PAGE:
International non-proliferation initiatives, such as the Proliferation Security Initiative (PSI) and the Container Security Initiative (CSI), in particular, cannot succeed in the Southern Asian and Indian Ocean regions without Indian participation as a member or as a partner providing outside support. As a regional power, India will also need to consider its responsibilities towards undertaking humanitarian military interventions when these are morally justified and will need to prepare for large-scale disaster relief operations such as those undertaken in the wake of the South-east Asian Tsunami. The expeditionary forces required to discharge these responsibilities will have to be maintained in a permanent state of quick-reaction readiness.

When the Taliban first came to power in Afghanistan, a perplexing question was what India would do if it ever became necessary to launch a military operation to rescue the Indian ambassador or members of his staff from Kabul. Would India ask for American or Russian help and how would they respond? Or would India have no option but to leave the embassy staff to the mercy of terrorist Jihadis? That contingency fortunately did not arise but another one did. Indian Airlines’ flight IC-814 was hijacked to and parked at Kandahar airfield for several days in the cold month of December and the nation was forced to look on with helpless rage, as virtually no military options worth considering were available. Hopefully, the ignominious surrender to the Jaish-e-Mohammed terrorists has prompted some soul searching and the government will no longer neglect its responsibility to create the required air assault capabilities.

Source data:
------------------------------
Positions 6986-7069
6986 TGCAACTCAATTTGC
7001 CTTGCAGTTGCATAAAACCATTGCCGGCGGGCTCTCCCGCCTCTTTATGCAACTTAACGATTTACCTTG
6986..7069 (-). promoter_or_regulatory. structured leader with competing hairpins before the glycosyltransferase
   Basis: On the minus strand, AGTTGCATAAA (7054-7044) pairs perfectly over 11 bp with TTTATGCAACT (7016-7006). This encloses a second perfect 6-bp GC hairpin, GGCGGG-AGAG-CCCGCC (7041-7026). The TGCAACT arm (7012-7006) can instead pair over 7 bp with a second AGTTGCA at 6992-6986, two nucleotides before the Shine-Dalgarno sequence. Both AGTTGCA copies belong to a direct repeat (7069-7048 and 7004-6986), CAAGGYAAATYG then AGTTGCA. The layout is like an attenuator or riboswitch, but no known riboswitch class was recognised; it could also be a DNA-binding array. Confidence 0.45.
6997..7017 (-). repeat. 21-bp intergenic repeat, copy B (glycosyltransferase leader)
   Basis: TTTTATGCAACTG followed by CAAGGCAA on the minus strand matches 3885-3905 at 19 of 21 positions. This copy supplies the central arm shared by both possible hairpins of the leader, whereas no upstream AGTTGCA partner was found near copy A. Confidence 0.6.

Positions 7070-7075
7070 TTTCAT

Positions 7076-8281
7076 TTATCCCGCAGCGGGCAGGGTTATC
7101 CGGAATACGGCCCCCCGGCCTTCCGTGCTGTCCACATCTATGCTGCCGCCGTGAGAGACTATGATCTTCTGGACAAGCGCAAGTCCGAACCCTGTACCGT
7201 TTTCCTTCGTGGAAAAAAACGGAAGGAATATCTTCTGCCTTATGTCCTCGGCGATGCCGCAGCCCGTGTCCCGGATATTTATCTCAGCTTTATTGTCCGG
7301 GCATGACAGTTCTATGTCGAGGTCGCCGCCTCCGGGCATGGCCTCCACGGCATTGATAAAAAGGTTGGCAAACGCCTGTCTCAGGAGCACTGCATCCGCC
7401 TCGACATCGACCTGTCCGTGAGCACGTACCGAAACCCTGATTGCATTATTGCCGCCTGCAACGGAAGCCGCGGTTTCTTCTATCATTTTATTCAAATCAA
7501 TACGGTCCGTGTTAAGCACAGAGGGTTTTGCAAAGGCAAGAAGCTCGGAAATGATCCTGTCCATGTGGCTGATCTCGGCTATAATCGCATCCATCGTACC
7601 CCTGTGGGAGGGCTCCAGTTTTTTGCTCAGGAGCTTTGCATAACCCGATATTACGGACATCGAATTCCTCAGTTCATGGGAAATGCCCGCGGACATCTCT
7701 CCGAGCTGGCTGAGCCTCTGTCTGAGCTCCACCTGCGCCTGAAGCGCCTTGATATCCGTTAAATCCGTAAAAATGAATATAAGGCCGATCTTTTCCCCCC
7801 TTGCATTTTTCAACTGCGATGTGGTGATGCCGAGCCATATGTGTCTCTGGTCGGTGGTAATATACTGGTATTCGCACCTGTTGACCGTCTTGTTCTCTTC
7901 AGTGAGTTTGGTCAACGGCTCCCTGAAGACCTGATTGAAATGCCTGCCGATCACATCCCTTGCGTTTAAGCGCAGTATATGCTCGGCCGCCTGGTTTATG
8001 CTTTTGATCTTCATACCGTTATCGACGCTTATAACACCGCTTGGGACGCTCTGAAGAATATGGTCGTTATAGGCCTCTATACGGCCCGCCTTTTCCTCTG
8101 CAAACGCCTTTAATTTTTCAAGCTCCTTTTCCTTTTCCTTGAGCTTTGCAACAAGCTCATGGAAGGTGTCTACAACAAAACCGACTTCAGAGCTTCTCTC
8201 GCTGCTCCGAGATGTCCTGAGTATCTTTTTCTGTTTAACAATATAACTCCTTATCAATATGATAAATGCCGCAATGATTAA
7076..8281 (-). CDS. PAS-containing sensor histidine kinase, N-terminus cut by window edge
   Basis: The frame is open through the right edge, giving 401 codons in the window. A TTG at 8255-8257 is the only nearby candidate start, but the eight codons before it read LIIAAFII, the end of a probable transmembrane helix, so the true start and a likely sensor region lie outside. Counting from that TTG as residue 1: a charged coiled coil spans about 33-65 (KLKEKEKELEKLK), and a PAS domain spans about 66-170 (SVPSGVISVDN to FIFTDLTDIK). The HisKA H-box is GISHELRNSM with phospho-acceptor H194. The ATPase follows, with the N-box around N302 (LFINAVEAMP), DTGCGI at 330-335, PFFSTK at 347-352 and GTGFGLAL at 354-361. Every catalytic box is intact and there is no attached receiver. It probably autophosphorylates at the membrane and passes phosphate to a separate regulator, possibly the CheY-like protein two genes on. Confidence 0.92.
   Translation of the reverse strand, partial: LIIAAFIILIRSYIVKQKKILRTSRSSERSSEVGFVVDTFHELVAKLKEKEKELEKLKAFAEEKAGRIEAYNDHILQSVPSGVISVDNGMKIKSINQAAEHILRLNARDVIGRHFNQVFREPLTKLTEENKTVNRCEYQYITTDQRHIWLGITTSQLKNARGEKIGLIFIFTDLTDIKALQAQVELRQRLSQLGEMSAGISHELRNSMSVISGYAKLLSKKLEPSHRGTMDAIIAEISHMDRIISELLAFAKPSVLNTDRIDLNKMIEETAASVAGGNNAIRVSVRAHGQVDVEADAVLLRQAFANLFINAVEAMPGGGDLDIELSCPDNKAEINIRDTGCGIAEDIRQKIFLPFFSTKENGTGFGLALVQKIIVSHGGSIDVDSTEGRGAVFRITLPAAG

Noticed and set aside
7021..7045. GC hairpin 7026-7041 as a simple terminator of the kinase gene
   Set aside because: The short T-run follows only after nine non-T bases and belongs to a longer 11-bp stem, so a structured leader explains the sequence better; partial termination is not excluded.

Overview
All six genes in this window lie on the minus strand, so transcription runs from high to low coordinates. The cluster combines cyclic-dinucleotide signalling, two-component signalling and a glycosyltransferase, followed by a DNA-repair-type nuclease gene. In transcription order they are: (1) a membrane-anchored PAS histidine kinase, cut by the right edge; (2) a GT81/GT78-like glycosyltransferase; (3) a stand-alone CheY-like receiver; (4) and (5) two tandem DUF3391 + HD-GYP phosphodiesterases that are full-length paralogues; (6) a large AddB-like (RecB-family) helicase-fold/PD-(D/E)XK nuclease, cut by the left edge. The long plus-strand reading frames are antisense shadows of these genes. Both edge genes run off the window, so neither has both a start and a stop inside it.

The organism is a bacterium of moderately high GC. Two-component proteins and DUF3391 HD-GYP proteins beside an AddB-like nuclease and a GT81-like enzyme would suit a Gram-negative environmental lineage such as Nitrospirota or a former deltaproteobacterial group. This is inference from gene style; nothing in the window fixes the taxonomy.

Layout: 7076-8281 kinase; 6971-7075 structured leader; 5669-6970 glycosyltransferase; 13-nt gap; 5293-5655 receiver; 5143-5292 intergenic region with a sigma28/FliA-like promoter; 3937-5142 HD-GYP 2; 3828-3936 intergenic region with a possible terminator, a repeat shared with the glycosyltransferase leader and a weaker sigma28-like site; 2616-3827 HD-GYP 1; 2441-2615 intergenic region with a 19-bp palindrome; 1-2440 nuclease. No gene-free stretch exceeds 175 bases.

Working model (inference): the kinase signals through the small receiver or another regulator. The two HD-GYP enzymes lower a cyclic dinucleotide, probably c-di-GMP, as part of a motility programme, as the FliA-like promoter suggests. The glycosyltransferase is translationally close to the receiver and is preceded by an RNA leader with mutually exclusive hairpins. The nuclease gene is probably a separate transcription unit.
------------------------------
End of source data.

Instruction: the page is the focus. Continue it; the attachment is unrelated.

In case they have not already done so, the powers that be must recognise that the need to join future international coalitions, with or without UN Security Council sanction, cannot be wished away. Several contingencies requiring Indian participation can be visualised. The late General K. Sundarji, former COAS, had often spoken of converting an existing infantry division to an air assault division by about the year 2000. Though the idea was certainly not ahead of its time, the shoestring budgets of the 1990s did not allow the army to proceed in that direction and it could not implement the concept. Now the time has come to translate his vision into reality. Besides being necessary for out-of-area contingencies, air assault capability is a significant force multiplier in conventional conflict as well. Despite what the peaceniks may say, substantial air assault capability is not merely essential for furthering India’s national interests, it is now inescapable.